Bulgarians Rally Against Government In Power For Two Weeks

by
Reuters
Thousands of Bulgarian protesters demanded the resignation of their new Socalist-led government on Sunday, but the prime minister dismissed the prospect of stepping down as "highly irresponsible" and "destabilising".

* PM says quitting would be irresponsible, destablising

* PM proposes talks with protesters on Monday

* Pledges replacement for head of state security

Thousands of Bulgarian protesters demanded the resignation of their new Socalist-led government on Sunday, but the prime minister dismissed the prospect of stepping down as "highly irresponsible" and "destabilising".

The two-week-old government bowed to public anger on Saturday to reverse its appointment of a powerful media figure and coalition ally to lead state security after rushing the move through parliament on Friday.

Some 15,000 protesters poured onto the streets of Bulgaria's capital Sofia for a third day on Sunday, chanting "Resignation" and "Red trash".

The previous government of the centre-right GERB party was forced to resign in February after mass protests over living standards and a failure to tackle graft, and that dismay with the political class has persisted with the new administration.

GERB became the biggest party in parliament after an election last month, but failed to secure a majority, leaving the Socialists to assemble a coalition that relies on the passive support of a small nationalist party.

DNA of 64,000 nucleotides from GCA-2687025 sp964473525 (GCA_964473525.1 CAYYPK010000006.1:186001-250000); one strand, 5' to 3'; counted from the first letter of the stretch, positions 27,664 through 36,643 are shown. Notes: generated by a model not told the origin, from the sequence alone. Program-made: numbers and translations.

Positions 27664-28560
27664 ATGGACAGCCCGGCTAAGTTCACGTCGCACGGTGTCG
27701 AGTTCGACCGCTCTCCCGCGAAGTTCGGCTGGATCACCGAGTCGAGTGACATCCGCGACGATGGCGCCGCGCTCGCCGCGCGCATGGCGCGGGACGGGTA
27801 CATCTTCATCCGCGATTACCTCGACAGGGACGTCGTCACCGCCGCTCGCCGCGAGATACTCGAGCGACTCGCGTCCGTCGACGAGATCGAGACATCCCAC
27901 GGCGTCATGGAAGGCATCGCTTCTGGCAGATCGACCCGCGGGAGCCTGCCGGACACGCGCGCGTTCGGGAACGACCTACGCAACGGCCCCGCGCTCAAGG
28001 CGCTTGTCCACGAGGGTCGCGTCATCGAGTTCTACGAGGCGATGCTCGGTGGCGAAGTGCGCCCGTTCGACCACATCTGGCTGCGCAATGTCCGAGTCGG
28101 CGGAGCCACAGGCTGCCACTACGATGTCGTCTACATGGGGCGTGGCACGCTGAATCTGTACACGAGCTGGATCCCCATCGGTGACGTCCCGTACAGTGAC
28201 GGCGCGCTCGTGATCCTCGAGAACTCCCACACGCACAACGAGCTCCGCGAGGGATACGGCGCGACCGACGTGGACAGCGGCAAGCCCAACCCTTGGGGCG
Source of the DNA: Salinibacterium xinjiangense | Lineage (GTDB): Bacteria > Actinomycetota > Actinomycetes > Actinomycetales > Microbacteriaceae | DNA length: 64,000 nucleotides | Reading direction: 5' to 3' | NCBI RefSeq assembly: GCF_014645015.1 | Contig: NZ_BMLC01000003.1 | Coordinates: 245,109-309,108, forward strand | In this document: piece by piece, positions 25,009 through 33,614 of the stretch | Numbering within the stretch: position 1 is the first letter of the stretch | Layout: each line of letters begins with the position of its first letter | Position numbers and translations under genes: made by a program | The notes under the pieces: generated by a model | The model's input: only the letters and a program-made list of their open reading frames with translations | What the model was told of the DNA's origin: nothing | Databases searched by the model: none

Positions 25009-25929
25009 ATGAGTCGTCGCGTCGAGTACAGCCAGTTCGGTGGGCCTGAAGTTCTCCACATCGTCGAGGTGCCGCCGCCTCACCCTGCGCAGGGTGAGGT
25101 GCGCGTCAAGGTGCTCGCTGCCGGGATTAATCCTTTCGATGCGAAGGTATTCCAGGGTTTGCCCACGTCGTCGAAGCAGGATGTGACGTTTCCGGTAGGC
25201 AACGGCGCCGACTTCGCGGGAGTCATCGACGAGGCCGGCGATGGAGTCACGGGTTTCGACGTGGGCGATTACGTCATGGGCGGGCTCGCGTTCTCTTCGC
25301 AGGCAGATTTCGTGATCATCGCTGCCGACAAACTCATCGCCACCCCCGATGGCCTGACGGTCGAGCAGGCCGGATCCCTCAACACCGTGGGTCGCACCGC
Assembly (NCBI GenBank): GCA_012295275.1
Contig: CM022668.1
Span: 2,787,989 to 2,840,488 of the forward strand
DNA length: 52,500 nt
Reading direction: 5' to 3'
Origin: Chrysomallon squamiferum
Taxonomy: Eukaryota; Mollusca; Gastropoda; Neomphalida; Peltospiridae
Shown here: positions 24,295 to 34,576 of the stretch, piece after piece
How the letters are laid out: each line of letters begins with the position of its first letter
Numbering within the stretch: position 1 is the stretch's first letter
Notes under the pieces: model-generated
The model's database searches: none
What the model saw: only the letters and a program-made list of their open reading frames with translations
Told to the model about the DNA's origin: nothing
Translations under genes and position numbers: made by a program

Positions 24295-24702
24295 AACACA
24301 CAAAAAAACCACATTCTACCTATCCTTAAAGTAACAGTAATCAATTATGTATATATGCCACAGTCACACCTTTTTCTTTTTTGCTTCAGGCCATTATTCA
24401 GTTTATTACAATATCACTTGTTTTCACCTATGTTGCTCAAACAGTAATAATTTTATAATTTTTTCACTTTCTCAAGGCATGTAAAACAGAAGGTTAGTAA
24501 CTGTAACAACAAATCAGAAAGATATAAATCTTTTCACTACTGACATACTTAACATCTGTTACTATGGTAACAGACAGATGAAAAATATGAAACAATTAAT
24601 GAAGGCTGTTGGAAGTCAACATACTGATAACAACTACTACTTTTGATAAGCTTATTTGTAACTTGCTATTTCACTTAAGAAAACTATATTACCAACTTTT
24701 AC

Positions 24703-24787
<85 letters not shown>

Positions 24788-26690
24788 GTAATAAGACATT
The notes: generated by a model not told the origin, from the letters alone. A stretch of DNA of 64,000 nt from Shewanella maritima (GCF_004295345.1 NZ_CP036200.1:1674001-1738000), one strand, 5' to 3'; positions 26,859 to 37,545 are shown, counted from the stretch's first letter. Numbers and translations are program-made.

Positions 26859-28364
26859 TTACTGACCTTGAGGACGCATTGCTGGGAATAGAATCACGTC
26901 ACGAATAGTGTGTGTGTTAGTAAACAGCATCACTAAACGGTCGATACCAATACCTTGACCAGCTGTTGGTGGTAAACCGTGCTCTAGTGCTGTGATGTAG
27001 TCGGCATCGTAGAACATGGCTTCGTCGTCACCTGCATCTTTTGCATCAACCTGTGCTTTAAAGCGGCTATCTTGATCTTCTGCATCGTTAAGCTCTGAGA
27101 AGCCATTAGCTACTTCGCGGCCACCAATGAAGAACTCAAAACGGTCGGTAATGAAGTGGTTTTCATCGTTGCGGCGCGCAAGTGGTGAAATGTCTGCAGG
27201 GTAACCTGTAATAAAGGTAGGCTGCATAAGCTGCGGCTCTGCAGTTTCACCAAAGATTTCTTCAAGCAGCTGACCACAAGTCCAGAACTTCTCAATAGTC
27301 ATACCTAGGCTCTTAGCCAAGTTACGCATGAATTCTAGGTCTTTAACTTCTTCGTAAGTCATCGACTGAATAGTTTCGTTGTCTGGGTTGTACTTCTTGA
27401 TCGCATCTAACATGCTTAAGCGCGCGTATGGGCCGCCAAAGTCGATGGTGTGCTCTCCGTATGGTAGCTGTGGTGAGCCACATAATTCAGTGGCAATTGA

Many of the protesters demanded changes in the electoral law to give new, smaller parties that are not part of the entrenched elite a chance of winning seats in parliament.

Six years after joining the EU, the Balkan country is still its poorest member, with widespread graft and organised crime deterring investment and barring it from joining the passport-free Schengen zone.

Protests were also held in several other cities.

The government, backed by the ethnic Turkish MRF party, promised on Saturday to replace Delyan Peevski, also a MRF deputy, as head of the powerful agency for national security.

On Sunday, Prime Minister Plamen Oresharski promised to seek public support for a new nomination and invited protest leaders for talks on Monday, as well as dismissing talk of resigning.

"To resign will be an easy personal decision, but it will be highly irresponsible because of the danger of again destabilising the country," he said in a statement.

Oresharski warned that the collapse of the government would deprive Bulgaria of billions of euros in EU aid, as the funds have to be negotiated by the end of the year.

That could further erode gross domestic product per capita, already less than half of EU average.